Self-sown Nicotiana langsdorffii, seedlings found mostly in dry paving, where I pry them up and plant in the garden.
Photobucket

Ein passing by the poppies near the porch, Papaver setigerum
Photobucket

Thanks again to Carol and all the bloggers participating in this Bloom Day, whose blogs I’ll gratefully read while toggling back and forth between news reports about the crisis in Japan.

Dedicating my Bloom Day post to the good people of Japan.
(Huntington Botanical Gardens, Japanese Garden, photo from HBG site)

Photobucket

While You Were Away

I swing between elation and despondency upon returning from an absence to be confronted by a garden that obviously carried on beautifully while I was away.

Bravo, everyone is alive and thriving vs. sniffle, I am clearly superfluous.

As usual, I overstate the case just a bit. I was away for only a week, and rain arrived while I was gone. Never a threat of frost. A garden that couldn’t survive for a week in such cushy conditions is less a garden and more an intensive care unit for plants.

But still, it is surprising how quickly my tenuous ownership of the garden cedes to other creatures, like this guy cheekily casting his web now in high-traffic areas.

Photobucket

And what on earth was making those strange snuffling sounds in the creeping fig-covered wall?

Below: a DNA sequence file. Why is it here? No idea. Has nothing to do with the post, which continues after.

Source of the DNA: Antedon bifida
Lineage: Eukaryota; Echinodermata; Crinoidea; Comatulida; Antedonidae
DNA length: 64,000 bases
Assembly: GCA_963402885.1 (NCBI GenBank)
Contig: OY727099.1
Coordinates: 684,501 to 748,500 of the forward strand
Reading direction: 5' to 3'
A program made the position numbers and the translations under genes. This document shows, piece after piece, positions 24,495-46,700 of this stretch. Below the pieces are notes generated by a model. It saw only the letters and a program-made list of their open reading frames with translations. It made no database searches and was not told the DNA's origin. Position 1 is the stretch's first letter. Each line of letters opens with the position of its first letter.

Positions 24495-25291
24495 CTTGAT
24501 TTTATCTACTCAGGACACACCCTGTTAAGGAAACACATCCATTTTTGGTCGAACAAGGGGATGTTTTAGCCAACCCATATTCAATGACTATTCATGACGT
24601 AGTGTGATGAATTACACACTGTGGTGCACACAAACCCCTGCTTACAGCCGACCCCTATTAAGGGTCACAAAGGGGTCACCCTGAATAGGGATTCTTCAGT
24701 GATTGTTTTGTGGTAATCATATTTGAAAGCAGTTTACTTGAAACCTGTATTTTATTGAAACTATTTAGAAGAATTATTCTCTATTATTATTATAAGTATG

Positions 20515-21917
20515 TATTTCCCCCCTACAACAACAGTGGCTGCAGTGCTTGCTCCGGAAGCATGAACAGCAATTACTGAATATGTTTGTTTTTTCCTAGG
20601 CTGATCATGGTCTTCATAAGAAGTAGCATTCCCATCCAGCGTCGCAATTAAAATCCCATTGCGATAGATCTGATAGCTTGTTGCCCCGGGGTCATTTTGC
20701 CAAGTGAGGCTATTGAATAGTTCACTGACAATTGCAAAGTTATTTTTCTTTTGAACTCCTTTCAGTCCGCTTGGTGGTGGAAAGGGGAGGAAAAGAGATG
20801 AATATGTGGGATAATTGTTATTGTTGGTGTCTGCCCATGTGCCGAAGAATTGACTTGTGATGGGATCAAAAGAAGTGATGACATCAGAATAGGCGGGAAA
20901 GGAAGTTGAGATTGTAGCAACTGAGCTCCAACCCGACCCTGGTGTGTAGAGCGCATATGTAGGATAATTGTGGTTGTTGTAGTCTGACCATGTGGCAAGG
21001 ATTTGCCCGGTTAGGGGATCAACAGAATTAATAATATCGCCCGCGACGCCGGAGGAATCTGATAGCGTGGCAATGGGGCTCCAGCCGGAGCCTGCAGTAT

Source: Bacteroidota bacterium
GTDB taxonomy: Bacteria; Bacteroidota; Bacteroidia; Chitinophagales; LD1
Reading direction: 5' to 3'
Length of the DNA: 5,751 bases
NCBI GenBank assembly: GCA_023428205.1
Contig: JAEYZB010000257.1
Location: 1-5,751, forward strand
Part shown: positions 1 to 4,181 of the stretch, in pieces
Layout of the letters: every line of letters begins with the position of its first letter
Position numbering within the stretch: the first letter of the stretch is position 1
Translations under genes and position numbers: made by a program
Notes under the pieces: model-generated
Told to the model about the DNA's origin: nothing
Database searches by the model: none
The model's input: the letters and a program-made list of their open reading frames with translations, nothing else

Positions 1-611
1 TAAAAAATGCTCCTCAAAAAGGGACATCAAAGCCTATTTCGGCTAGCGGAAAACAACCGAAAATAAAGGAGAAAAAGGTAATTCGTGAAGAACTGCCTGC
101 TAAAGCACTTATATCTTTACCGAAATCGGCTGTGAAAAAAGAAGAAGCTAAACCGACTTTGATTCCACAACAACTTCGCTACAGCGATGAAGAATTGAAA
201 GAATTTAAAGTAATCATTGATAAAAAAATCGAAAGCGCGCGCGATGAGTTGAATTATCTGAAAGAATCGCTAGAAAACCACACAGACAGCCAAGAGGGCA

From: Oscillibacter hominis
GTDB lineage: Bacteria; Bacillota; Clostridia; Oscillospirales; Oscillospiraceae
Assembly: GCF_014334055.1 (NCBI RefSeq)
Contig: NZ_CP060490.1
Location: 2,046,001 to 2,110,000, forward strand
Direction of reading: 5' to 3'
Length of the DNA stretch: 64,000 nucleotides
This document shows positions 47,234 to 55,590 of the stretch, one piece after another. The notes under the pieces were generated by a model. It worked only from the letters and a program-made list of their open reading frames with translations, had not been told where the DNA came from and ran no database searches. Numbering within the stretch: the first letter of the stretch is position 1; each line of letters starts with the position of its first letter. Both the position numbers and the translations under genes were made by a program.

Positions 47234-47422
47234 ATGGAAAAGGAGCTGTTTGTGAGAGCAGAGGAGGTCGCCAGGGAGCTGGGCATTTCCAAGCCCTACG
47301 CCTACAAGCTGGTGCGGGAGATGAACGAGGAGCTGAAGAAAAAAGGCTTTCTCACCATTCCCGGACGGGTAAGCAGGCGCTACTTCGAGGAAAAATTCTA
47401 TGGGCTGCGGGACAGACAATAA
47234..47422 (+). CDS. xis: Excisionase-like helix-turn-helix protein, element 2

No doubt animals who had taken up residence in my absence and were now beating a hasty retreat upon my return. Yes, that must be what it is.
A red-tailed hawk landed in one of the garden’s trees this morning. Never has this happened before. Evie the white cat must have been under raptor surveillance while I was away.

Unseen tempests caused cannas to crash and Solanum pyracantha and golden tansy to cling to each other for support.

Photobucket

Echium gentianoides ‘Tajinaste’ opened its first flowers with no one to pay the slightest attention to this momentous event.

Photobucket

(If a flower blooms in a garden, and no one is around to see it, is it still a garden? Hmmm…)

Photobucket

The “end of times” rain we had, as the son who remained behind for classes described it, scrubbed the agaves clean of the accumulated grit of summer.
Velvety Agave attenuata ‘Kara’s Stripes’ (who I’ve mistakenly referred to on the blog as’ Kara’s Choice.’)

Photobucket

The medio-picta agave was due for some rainy spa treatment after a recent pruning for work on the house.

Photobucket

‘Yellow Gem’ anigozanthos hoisted five flower scapes.

Photobucket

Which prompted me to appreciate the inadvertently brilliant choice of planting the orangey-gold Libertia peregrinans at the kangaroo paws’ base.
(Which prompted me to race to the nursery and buy another pot of libertia to emphasize this newly intentional pairing.)

Photobucket

The oddity from the pea family, Amicia zygomeris, planted a couple weeks ago, put on lots of fresh growth.

Photobucket

The ‘Campfire’ crassula burst into bloom, but what happened to the smoldering leaves?

Photobucket

The trailing crassula, C. sarmentosa, suspended from a height of 4 feet, is nearly touching the ground.

Photobucket

Photobucket

So nice of you all to carry on without me. (But how dare you!)